OPINION FILED MAY 27, 1963.
CITIZENS VALLEY VIEW COMPANY, APPELLANT,
ILLINOIS COMMERCE COMMISSION, ET AL. (SUNNY ACRES SEWER & WATER CO. ET AL., APPELLEES.).
APPEAL from the Circuit Court of Du Page County; the Hon.
MELVIN F. ABRAHAMSON, Judge, presiding.
MR. JUSTICE HERSHEY DELIVERED THE OPINION OF THE COURT:
Rehearing denied September 26, 1963.
These proceedings began with the filing on May 23, 1960, by the Sunny Acres Sewer & Water Co. (hereinafter referred to as Sunny Acres), of a petition for a certificate of convenience and necessity to service some 800 acres of land in Du Page County with sewer and water. On June 14, 1960, Citizens Valley View Company (hereinafter referred to as Citizens Valley), sought to intervene in this proceeding, but on July 19, 1960, prior to any action by the Commission on the petition to intervene, filed its own application to service the same area. After a hearing before a hearing examiner the Commerce Commission allowed the application of Sunny Acres and denied that of Citizens Valley. The latter filed an action against the Commission and Sunny Acres to review the Commission's order in the circuit court of Du Page County. This appeal, taken directly to this court pursuant to section 69 of "An Act concerning public utilities" (Ill. Rev. Stat. 1961, chap. 111 2/3, par. 73), is from a judgment of the circuit court affirming the Commission's order.
The position of Citizens Valley here is two-fold: first, that as an existing and operating sewer and water utility in this area adjacent to the property requiring water and sewer service it was entitled to a certificate of public convenience and necessity as against the competing newly organized and non-operating company in the absence of any proof or specific finding by the Commission that it was not ready, willing and able to provide the needed services; and, secondly, that the evidence overwhelmingly established that Citizens Valley could provide the area in question with water and sewer services more efficiently, at a lower cost and at lower rates than could Sunny Acres, a newly formed company, and, therefore, the order authorizing Sunny Acres to provide such services was contrary to the evidence and law.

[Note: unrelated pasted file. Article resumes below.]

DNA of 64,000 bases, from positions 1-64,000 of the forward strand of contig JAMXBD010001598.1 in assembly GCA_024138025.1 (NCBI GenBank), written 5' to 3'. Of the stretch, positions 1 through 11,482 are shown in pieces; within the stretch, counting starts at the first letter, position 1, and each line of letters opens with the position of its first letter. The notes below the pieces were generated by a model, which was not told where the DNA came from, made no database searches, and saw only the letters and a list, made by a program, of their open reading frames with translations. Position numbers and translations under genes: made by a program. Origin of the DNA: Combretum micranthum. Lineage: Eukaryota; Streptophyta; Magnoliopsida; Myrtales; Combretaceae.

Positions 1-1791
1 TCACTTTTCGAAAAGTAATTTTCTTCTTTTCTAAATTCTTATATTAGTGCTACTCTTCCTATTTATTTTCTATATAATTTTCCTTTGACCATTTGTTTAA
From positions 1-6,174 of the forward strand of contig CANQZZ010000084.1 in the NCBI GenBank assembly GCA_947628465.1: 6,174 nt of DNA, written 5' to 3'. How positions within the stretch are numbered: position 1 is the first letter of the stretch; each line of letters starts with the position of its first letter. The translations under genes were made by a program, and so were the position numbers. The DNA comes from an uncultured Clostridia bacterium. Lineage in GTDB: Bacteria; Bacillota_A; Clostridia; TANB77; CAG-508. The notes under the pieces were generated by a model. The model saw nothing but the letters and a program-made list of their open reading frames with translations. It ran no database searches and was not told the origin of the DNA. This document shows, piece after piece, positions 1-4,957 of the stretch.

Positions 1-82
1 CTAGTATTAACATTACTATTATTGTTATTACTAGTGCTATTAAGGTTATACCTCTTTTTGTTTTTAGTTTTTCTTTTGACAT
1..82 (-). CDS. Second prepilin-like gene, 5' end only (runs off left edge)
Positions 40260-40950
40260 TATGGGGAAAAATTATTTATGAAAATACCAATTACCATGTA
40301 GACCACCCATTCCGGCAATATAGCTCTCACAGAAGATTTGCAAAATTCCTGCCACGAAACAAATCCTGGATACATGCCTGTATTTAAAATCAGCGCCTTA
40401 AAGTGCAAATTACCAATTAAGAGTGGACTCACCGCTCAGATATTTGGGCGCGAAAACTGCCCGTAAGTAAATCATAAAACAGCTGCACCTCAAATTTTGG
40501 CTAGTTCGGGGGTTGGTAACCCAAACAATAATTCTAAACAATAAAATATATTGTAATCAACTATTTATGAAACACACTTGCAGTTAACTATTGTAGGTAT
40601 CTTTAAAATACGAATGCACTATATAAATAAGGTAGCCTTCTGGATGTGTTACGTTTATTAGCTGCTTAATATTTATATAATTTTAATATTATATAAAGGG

The property that is the subject of this suit lies near the intersection of Butterfield Road, which runs east and west, and Illinois 53, a north-south highway in Milton and York townships in Du Page County, and is hereinafter referred to as the Johnson property. It lies generally south and east of this intersection extending at varying depths for approximately two miles along Butterfield Road. Valley View subdivision is south and west of this intersection; and a subdivision known as McIntosh subdivision is to the northwest of said intersection; and another known as the Butterfield subdivision is approximately one-fourth to one-half mile east and north, abutting Butterfield Road. Just east of the Butterfield subdivision the Johnson property also extends to the north and lies on both sides of Butterfield Road. Upon 90 acres of the Johnson property lying adjacent to Butterfield subdivision and approximately one mile east of the above intersection an initial subdivision is proposed by one W.R. Johnson. The property sought to be served by Sunny Acres extends to the east another mile from the west edge of the proposed subdivision on both sides of Butterfield Road.
Sunny Acres at the time of the hearing was a new utility and had not yet commenced business. It was not serving any area nor was it authorized to serve any. It had no substantial assets, no utility management personnel, no engineers and no equipment. One existing water well located on the property owned by W.R. Johnson was, according to an engineer, adequate to form part of the initial water system. All other facilities, including water and sewer lines, would have to be newly constructed at an estimated cost of approximately $1,210,000.
Citizens Valley had been formed in 1957 and at the time of the hearing was authorized to serve the above-mentioned three subdivisions near the intersection of Butterfield Road and Route 53 and was actually rendering service to 230 homes in Valley View. This company was one of 11 Illinois subsidiaries of the Citizens Utilities Company (Delaware) operating in the Chicago area. The parent company also operated 11 other similar utility companies in other States. The Illinois companies jointly utilized twelve employees, including one manager, and five operators, as well as various trucks and other maintenance equipment. At the time of the hearing Citizens Valley water system consisted of two water wells in Valley View, a 180,000 gallon standpipe, 41,000 feet of pipe and 92 fire hydrants. Its sewer facilities included a treatment plant, 52,910 feet of pipe and 120 manholes. In connection with its proposed facilities to serve Butterfield subdivision, which were in the process of construction, a 10-inch water line had been installed along Butterfield Road, two new wells were proposed in the subdivision itself and an oxidation pond had already been built there. In order to serve the entire 800 acres applied for Citizens Valley would have to construct additional water wells and other facilities at an estimated cost of $455,000, although the initial 90-acre subdivision could be served simply by extending the lines already proposed for the Butterfield subdivision.